Bringing 'Money' Back in Monetary Models of Exchange Rate
Bhadury, Soumya Suvra
University of Kansas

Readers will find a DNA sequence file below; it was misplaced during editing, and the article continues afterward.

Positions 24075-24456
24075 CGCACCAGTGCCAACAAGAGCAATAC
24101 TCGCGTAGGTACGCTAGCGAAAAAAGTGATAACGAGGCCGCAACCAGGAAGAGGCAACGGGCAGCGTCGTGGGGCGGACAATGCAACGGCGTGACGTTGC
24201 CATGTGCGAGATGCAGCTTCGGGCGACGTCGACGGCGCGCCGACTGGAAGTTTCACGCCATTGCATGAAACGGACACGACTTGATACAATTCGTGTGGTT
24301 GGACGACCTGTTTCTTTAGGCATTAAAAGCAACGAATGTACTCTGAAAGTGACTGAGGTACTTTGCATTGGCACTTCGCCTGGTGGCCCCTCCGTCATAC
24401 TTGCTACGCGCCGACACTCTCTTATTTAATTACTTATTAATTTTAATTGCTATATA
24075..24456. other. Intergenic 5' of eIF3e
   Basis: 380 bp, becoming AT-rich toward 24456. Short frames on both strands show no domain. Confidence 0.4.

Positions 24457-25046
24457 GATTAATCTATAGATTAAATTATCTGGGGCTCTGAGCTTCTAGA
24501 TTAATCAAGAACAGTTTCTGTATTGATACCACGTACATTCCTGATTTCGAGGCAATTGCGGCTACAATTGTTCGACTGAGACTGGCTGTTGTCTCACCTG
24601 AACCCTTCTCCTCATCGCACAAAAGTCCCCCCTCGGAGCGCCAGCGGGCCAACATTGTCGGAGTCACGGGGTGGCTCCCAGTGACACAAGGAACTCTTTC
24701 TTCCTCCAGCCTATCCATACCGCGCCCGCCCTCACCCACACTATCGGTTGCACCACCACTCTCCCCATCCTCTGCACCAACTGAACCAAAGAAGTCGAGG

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Abstract Money overtime has been deemphasized from most of the open-economy macroeconomic models of exchange rate. The primary reason being the growing instability of money demand due to the rapid pace of the financial innovation and the velocity slowdown post 1980s. As money began to get de-emphasized, interest rate alone became the monetary policy instrument. However the identification of the monetary policy requires the knowledge of both money supply and the money demand. In other words, interaction between the Central Bank’s reaction to economic condition and the private sector’s response to the policy action is crucial to the correct monetary policy identification, better prediction of the equilibrium quantity of the money and future rate of interest. Therefore attempts have been made to incorporate monetary aggregates back in the monetary models of the exchange rate determination. Additionally, a superior monetary measure, the aggregation-theoretic Divisia monetary aggregate has been introduced. Divisia money provides an index of ‘monetary services’ which captures the traditional transaction motive for holding money i.e. money demand. Exchange Rate Overshooting in Small Open Economies: A Reassessment in a Monetary Framework- There has been a remarkable drop in the commodity prices and currency weakening for all the resource reliant economies since mid-2014. Rethinking on the central bank’s monetary policy and reassessing the response of the exchange rate to policies is an active area of research. In the words of Kenneth Rogoff, “If one is in a pinch and needs a quick response to a question about how monetary policy might affect the exchange rate, most of us will still want to check any answer against Dornbusch’s model.”1 Surprisingly studies on monetary policies have found exchange rate effects that are mostly inconsistent with Dornbusch’s overshooting hypothesis. Bjornland (2009) finds evidence of exchange rate overshooting by using identification restrictions that acknowledge simultaneity between monetary policy and exchange rate. However, the correct way of identifying monetary policy requires meticulously capturing the central bank’s reaction to economic condition and at the same time private sector’s response to policy action. This calls for introduction of ‘monetary’ aggregates back in the monetary model of exchange rate determination. Motivated by the Bjornland’s result, this paper rediscovers the validity of Dornbusch Overshooting hypothesis for Australia, Canada, New Zealand and Sweden. More specifically, a contractionary monetary policy shock leads to exchange rate overshooting as predicted by Dornbusch. The exchange rate appreciates significantly on impact to a monetary policy shock as shown by the impulse response functions and thereafter depreciates. Also the variance decomposition results show that money demand and money supply shocks explain a significant portion of exchange rate fluctuations vis-a-vis Bjornland’s original model. An SVAR Approach to Evaluation of Monetary Policy in India: Solution to the Exchange Rate Puzzles in an Open Economy- Following the exchange-rate paper by Kim and Roubini (2000), the questions on monetary policy, exchange rate delayed overshooting, the inflationary puzzle, and the weak monetary transmission mechanism are revisited; but this is done so for the open Indian economy. A superior monetary measure, the aggregation-theoretic Divisia monetary aggregate is incorporated in the model. The paper confirms the efficacy of the Kim and Roubini (2000) contemporaneous restriction, customized for the Indian economy, especially when compared with recursive structure, which is damaged by the price puzzle and the exchange rate puzzle. The importance of incorporating correctly measured money into the exchange rate model is illustrated, when compared among the models with no-money, simple-sum monetary measures, and Divisia monetary measures. The results are confirmed in terms of impulse response, variance decomposition analysis, and out-of-sample forecasting. In addition, a flip-flop variance decomposition analysis is done that suggests two important phenomena in the Indian economy: (i) the existence of a weak link between the nominal-policy variable and real-economic activity, and (ii) the use of inflation-targeting as a primary goal of the Indian monetary authority. These two main results are robust, holding across different time period, dissimilar monetary aggregates, and diverse exogenous model designs. Divisia monetary model of exchange rate determination: A Multi country Analysis- There was a breakdown in the stability of money demand after the mid-1970s, an era characterized by financial liberalization and financial innovations. Therefore it simply became convenient to do away with the monetary aggregates and consider interest rate as the sole monetary policy variable. However it will be misleading to measure the impact of monetary policy and thereby rightly track the monetary policy transmission mechanism with the interest rates alone (when the rates are already stuck near zero) especially post 2008-crisis. Also any model that explicitly capture the role of ‘money’ can aid the central bank to track the money demand behavior of the private agent. This is crucial to monetary policy identification and measuring the impact of monetary policy on macroeconomic variables. Divisia money provides an index of ‘monetary services’ which captures the traditional transaction motive for holding money i.e. money demand. A modified Wald test criterion suggested by Toda-Yamamoto is taken up in evaluating the information content of the Divisia monetary aggregate along with the alternative monetary policy indicators. The findings challenge the traditional view that short-term/ immediate rate of interest have better predictive power on the exchange rate than the alternate monetary indicators. Subsequently Divisia monetary aggregate has been used in the monetary models of exchange rate and compared with model setup containing their simple-sum counterparts. Using both money supply and money demand, the role of ‘money’ has been evaluated in the structural vector autoregression setup for India, Poland and United Kingdom. The results of the study show that models with money especially Divisia money (i) help correctly identify shock to monetary policy (ii) shows more significant response of exchange rate to policy shock (obtained by Random Walk Metropolis Hastings method of Bayesian Monte Carlo integration) (iii) remove some of persistent puzzles like price puzzle, exchange rate puzzle and forward discount bias puzzle (iv) facilitate policy variables explain more of exchange rate fluctuations (v) generate better out-of-sample exchange rate forecast values in terms of RMSE and Theil U (obtained by estimating the model using Kalman filter) and (vi) generate better out-of-sample forecast graphs for exchange rates (obtained through Gibbs Sampling on a Bayesian VAR with a “Minnesota” prior)